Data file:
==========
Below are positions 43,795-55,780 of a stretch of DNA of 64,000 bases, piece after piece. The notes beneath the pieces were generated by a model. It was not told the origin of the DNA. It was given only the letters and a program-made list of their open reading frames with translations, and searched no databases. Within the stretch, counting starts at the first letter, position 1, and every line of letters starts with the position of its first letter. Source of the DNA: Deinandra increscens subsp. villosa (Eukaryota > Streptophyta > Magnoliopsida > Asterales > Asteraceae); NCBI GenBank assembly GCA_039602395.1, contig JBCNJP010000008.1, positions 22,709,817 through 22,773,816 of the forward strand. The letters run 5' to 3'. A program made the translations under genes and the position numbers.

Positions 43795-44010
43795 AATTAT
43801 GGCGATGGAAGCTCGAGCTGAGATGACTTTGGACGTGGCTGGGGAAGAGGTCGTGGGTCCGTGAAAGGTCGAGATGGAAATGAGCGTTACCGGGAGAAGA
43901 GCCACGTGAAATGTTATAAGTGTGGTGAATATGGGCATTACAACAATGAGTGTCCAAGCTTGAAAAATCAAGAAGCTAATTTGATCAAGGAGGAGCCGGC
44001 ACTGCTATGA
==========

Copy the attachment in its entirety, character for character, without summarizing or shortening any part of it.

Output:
Below are positions 43,795-55,780 of a stretch of DNA of 64,000 bases, piece after piece. The notes beneath the pieces were generated by a model. It was not told the origin of the DNA. It was given only the letters and a program-made list of their open reading frames with translations, and searched no databases. Within the stretch, counting starts at the first letter, position 1, and every line of letters starts with the position of its first letter. Source of the DNA: Deinandra increscens subsp. villosa (Eukaryota > Streptophyta > Magnoliopsida > Asterales > Asteraceae); NCBI GenBank assembly GCA_039602395.1, contig JBCNJP010000008.1, positions 22,709,817 through 22,773,816 of the forward strand. The letters run 5' to 3'. A program made the translations under genes and the position numbers.

Positions 43795-44010
43795 AATTAT
43801 GGCGATGGAAGCTCGAGCTGAGATGACTTTGGACGTGGCTGGGGAAGAGGTCGTGGGTCCGTGAAAGGTCGAGATGGAAATGAGCGTTACCGGGAGAAGA
43901 GCCACGTGAAATGTTATAAGTGTGGTGAATATGGGCATTACAACAATGAGTGTCCAAGCTTGAAAAATCAAGAAGCTAATTTGATCAAGGAGGAGCCGGC
44001 ACTGCTATGA